The raptors in the 'Jurassic Park' series also lack feathers and are bigger; instead of feathers, they are given squamas on their backs. The reason for the differences may be the result of genetic splicing errors and the utilization of amphibian DNA to fill in the genetic code sequence gaps, as well as the fact that it was not known that non-avian dinosaurs had feathers at the time of the original films making.
FoodVelociraptor was a carnivore who probably ate anything it could capture, since its size was no larger than a turkey, the most likely prey were small mammals and dinosaurs. Some of the Velociraptor skeletal remains have been found in close proximity of each other, what led scientists to believe that Velociraptor probably hunted in packs; however, they have also been interpreted as being congregations similar to scavenging komodo dragons, or nesting birds. They used their front claws to capture and hold their prey while they ate.
Birth and OffspringWe have no clear evidences that Velociraptor hatched from eggs. According to paleontologist David Burnie, it's quite possible that Velociraptor have given a birth to live young. His pelvis is very wide, what may be a proof for this theory. Despite this, fossilized skulls of Velociraptor young were recently found. Looking at them, we determined young Velociraptors had proportionally shorter snouts and bigger eyes than the adults, what's very usual for avian animals, such as Velociraptor. This indicates that the babies were fed and looked after by the adults for some period after hatching. However, some modern reptiles like turtles also have these skewed proportions, so they could equally be related to simply sense and ecology, with large eyes favouring nocturnal vision. Based on other deinonychosaurs, Velociraptor was probably precocial, meaning that, even if it had parental care, it was capable of moving around and finding it's own food very early on it's lifetime.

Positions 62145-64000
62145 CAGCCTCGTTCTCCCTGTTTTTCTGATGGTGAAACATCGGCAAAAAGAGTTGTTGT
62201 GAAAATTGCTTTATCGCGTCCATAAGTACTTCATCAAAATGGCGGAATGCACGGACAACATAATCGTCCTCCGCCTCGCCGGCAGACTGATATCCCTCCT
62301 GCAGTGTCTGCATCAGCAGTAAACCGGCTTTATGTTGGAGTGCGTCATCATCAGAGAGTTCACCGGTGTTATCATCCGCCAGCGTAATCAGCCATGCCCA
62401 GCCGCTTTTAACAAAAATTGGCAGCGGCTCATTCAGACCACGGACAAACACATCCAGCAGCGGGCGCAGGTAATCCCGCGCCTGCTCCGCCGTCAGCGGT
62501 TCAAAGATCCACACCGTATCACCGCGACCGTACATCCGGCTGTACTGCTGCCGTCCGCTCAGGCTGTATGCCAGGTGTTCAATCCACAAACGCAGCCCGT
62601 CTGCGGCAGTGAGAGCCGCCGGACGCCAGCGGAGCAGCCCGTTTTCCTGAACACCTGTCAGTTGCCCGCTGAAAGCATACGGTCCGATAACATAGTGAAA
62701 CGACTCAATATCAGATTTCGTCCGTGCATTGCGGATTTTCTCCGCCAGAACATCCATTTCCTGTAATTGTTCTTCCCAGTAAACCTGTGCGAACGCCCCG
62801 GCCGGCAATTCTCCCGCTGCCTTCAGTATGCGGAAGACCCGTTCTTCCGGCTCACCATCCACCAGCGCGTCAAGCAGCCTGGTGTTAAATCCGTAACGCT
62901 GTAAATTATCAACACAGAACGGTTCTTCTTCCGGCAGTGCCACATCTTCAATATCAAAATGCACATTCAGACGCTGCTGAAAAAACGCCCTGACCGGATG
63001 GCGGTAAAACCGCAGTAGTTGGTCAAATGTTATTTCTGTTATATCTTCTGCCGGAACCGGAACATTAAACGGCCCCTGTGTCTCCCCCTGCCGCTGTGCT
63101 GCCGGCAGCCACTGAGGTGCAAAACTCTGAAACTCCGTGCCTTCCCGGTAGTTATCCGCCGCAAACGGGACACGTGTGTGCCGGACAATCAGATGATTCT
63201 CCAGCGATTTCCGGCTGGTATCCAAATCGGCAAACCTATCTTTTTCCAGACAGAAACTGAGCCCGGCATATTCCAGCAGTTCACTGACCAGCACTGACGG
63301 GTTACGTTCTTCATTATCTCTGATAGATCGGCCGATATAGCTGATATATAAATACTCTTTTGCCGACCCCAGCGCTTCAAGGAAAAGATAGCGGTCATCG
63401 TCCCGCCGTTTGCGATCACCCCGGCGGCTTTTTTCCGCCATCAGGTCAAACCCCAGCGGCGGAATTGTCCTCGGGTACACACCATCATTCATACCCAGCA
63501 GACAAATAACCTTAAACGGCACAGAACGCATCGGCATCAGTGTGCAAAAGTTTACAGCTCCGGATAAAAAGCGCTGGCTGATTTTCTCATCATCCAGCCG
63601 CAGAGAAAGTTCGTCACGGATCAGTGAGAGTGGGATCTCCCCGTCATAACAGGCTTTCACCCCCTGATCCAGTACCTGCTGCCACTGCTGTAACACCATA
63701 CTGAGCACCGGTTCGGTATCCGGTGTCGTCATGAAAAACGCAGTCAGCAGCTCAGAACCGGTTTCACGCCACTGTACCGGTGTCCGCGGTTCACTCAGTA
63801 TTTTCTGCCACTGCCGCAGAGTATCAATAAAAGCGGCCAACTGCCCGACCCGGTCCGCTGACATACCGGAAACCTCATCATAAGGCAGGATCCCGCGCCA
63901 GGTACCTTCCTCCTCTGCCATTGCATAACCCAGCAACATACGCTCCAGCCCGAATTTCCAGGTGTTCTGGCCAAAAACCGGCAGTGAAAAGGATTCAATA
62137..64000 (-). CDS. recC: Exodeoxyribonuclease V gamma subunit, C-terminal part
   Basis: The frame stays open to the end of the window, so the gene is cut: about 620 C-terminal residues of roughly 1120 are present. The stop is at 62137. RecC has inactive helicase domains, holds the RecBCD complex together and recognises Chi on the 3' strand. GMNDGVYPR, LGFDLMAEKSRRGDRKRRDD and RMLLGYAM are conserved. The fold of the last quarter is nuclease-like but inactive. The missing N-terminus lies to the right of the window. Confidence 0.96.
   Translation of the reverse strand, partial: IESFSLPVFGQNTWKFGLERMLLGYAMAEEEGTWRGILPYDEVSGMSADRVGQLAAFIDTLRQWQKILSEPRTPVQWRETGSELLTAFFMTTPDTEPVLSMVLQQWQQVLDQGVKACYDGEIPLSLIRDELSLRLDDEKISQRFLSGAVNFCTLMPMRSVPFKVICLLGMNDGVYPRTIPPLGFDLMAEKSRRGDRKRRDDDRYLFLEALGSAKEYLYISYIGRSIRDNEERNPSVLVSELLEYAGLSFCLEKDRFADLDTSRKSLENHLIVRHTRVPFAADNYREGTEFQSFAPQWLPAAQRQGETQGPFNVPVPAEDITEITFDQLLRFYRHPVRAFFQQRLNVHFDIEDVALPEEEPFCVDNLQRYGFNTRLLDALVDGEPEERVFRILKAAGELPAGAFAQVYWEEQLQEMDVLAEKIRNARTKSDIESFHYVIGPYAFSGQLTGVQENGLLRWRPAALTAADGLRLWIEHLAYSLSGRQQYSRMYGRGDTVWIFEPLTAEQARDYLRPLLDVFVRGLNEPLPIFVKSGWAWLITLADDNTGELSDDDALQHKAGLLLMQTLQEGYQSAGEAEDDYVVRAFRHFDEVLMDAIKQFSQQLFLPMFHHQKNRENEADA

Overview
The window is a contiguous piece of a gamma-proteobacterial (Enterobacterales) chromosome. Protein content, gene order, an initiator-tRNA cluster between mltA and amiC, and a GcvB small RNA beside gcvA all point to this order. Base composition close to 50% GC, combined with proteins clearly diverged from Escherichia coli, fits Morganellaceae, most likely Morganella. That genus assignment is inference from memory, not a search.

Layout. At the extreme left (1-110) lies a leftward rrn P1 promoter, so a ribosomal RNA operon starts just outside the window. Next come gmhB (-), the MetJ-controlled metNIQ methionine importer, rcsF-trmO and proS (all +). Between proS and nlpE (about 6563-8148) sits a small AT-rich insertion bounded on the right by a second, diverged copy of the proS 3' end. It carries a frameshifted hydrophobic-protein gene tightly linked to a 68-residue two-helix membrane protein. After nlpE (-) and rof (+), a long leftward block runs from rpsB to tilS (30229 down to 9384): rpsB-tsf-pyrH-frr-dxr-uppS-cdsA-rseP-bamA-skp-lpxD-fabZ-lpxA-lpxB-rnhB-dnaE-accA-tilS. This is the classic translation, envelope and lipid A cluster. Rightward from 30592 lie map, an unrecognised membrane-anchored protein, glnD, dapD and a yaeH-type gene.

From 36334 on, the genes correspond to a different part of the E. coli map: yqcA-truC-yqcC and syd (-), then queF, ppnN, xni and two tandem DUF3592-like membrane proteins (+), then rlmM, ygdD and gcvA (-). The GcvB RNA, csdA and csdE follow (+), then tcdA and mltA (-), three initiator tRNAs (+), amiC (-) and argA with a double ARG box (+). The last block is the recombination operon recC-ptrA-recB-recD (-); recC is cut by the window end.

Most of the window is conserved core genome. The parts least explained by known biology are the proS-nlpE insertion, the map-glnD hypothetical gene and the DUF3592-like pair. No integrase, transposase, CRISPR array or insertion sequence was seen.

Velociraptor had fairly large brains, compared to other dinosaur species, which made
them fairly intelligent compared to other non-avian theropods. However, their intelligence was still not above that of modern "basal" birds like ostriches and geese.The study of dinosaur skulls demonstrates that the Velociraptor had excellent hearing and binocular vision. All dinosaurs have a notch in their skull and middle ear bones where
- 1 .General Description credits to RomTech Computer CD Rom Dinosaur Discovery
2. Birth and Offspring - Concise Dinosaur Encyclopedia (David Burnie) http://www.amazon.com/Concise-Dinosaur-Encyclopedia-The/dp/0753457547
On the Media
Velociraptor is common in films and documentaries. It is featured in all of the Jurassic Park movies and makes an appearance in the Walking With Dinosaurs Special: The Giant Claw. It also appeared in Dinosaur Revolution and Dinosaur Planet. It is one of the dinosaurs featured in Jerry Pallotta's book "Who Would Win? Tyrannosaurus Rex vs. Velociraptor". It also appears in Zoo Tycoon and Zoo Tycoon 2.